smiling at the women's march
Aside from the bus organizer and her husband, the only other person I knew on my bus was Shayne--the wife of the lead singer of the Creedence Clearwater Revival tribute band for whom I used to be a gogo dancer. Ah, the places life takes you. She and I connected with another woman who didn't know anyone else, Jessie, and we were each other's buddies throughout the day. We walked all the way to the rallying point, past the Capitol Building and other famous federal structures--and that's when things got a little weird. There were so many people that we got stuck on Jefferson Avenue. We couldn't get anywhere near the stage, and there were no speakers or screens--or at least not any loud enough to let us know what was going on. So if you're wondering whether I got to see Madonna and all that: not a word, I'm afraid. We arrived in that spot a little before 11 a.m., and the march wasn't supposed to start until 1:15 pm. There were plenty of chants and cheering, but after a while, the crowd around us simply had no idea what to do. Eventually it was past 1:15, and still no one was moving. Kids were climbing the trees, and we asked them if they could see anything, but they had no positive reports.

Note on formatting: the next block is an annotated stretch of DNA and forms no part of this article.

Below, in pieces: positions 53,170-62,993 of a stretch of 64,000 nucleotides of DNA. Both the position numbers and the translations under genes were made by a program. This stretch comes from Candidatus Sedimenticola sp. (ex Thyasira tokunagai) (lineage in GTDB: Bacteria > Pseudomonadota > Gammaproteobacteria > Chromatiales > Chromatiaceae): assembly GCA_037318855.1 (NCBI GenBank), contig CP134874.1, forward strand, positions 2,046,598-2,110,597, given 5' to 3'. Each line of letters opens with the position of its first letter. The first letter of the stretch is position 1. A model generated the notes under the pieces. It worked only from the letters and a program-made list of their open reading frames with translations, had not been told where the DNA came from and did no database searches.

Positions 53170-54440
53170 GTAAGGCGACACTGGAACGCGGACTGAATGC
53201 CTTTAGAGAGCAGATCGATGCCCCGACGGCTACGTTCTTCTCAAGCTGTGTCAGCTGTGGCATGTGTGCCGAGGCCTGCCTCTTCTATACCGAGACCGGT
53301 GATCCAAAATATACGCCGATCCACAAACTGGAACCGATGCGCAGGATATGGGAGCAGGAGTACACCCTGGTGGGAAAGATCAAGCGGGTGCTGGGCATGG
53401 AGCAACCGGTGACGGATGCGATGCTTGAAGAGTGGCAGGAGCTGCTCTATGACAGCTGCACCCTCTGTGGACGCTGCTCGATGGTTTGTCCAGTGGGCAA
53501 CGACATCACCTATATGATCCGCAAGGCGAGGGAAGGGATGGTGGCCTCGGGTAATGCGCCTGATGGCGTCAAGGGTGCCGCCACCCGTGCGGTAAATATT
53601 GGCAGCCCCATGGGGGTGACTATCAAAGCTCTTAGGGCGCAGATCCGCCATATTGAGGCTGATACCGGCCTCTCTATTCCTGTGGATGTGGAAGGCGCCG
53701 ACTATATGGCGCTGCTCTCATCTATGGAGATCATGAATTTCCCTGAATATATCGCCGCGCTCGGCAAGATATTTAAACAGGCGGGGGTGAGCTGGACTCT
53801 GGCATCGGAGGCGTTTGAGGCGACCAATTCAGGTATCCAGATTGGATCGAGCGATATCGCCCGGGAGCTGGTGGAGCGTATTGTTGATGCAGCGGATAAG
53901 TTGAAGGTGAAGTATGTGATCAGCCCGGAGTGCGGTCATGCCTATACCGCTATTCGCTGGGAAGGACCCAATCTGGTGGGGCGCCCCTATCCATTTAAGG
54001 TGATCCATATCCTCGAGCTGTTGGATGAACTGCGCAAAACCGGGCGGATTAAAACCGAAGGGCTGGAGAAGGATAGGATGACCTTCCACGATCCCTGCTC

That's when the crowd decided to take over the streets. All of them.

Later we found out that there were simply too many people already squeezed into the original route, so they had redirected people to a different route. But nobody knew that, so instead we stormed the National Mall, Constitution Avenue, Pennsylvania Avenue, and all the streets in between. My group ended up on Pennsylvania Avenue, which was especially fun because we got to walk past Trump's new hotel and jeer at it vigorously.